Due to the gradual weakening of Earth's magnetic field, the northern lights are now shifting south from the Arctic, as outlined by Stanford University researchers in their study.

The weakening affects how solar wind - charged particles that come from the sun - bounce off of the field. The shift in the location of the northern lights means that they will appear over Ottawa more often and in time, could appear as far down as the southern United States, according to the National Post.

"The Earth's magnetic field more or less keeps the solar wind at bay, and it's the solar wind interacting with the field that contributes to the auroras," said Dennis Kent, co-author of the study. "With a strong field, that interaction is pushed to high latitudes. With a weaker field more of the Earth is bathed in these charged particles."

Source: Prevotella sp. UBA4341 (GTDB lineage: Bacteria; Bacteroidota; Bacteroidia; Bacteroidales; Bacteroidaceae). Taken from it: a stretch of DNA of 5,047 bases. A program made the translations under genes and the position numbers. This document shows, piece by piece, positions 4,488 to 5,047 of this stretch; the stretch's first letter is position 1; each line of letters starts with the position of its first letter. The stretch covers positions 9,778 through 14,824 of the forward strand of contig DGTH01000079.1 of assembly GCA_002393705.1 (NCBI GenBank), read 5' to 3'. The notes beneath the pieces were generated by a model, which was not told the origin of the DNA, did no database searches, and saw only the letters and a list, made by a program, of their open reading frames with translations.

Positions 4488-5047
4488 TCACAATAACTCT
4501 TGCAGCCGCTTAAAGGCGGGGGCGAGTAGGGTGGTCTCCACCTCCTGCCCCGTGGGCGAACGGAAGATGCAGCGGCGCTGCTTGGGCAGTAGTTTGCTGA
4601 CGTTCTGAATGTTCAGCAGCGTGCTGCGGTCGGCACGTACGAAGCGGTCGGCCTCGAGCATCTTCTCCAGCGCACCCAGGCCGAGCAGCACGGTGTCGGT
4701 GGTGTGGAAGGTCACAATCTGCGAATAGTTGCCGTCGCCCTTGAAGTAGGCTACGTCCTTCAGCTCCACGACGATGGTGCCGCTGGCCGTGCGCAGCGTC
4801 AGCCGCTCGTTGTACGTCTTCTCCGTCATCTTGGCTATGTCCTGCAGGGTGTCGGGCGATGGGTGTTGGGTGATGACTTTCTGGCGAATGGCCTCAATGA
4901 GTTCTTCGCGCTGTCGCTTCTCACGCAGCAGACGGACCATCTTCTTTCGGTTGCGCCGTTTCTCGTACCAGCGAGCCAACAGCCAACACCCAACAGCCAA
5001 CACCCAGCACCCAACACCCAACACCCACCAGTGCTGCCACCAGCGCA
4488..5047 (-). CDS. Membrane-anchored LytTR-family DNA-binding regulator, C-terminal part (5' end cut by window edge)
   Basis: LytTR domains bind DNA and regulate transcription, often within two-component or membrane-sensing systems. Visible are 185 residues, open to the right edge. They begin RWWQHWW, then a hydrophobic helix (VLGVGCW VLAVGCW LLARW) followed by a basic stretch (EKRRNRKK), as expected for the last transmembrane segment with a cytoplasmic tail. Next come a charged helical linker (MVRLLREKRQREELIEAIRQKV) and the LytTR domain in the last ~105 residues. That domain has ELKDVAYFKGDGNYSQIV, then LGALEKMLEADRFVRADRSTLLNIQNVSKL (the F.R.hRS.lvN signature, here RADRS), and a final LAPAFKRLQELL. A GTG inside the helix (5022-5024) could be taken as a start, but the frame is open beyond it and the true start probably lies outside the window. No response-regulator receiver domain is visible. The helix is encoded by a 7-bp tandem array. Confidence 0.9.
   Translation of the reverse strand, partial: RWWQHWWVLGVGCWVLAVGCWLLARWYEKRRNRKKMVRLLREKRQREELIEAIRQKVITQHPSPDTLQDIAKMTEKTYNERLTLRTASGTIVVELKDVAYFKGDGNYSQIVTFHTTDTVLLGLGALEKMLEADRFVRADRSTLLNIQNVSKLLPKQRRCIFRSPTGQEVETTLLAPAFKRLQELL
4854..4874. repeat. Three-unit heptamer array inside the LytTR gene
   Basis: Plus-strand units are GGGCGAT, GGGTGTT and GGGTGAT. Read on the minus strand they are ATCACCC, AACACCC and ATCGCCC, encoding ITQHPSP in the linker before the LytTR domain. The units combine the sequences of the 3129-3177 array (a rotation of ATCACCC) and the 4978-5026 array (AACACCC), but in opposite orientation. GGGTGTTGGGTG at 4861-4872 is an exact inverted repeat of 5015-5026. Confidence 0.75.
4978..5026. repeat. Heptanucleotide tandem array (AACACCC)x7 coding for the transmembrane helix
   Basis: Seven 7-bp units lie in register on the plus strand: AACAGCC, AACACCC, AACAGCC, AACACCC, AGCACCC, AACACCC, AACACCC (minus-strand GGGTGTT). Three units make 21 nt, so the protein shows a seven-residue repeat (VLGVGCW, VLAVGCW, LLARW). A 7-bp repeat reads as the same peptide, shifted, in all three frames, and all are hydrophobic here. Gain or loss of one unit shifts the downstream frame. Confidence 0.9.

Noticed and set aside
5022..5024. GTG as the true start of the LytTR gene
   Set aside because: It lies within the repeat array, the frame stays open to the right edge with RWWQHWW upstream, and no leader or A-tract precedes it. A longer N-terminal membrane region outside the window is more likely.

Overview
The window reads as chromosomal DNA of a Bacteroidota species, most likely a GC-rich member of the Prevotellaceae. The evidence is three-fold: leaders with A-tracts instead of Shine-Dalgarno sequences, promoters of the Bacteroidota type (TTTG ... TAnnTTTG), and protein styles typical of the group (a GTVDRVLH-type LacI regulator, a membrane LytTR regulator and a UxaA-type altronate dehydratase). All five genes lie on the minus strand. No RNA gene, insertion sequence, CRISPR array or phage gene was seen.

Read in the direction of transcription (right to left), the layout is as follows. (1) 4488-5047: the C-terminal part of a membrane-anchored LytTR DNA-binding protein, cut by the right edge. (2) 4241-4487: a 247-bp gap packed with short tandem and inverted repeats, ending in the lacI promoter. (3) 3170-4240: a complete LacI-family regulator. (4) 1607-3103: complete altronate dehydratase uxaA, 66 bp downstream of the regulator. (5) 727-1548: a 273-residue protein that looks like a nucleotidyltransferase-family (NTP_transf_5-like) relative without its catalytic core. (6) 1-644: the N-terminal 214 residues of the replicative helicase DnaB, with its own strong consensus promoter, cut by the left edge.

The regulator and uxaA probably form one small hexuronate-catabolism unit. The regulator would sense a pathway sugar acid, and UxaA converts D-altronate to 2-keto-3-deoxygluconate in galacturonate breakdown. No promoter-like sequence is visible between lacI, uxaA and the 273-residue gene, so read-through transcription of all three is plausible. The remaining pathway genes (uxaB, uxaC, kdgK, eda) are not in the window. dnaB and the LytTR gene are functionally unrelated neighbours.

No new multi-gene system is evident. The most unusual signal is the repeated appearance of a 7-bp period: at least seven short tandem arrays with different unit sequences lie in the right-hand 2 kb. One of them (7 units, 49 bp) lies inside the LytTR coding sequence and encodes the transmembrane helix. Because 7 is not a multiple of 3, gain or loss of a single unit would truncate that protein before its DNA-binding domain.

The researchers looked at changes in the volcanic rock in the earth - by observing the manner in which its iron-bearing minerals align with Earth's magnetic field, they were able to determine how strong the field was when the rocks were formed and compare it to today's strength. From this, they deduced the southern movement of the northern lights.

Kent's research has also put to rest the speculation of those that believe the Earth's magnetic poles will switch, as previously reported by HNGN, which he says is unlikely to happen for thousands more years. Although the field is weakening, it is still stronger than the long-term average, meaning even a decrease in its intensity does not put the poles at risk of becoming unstable.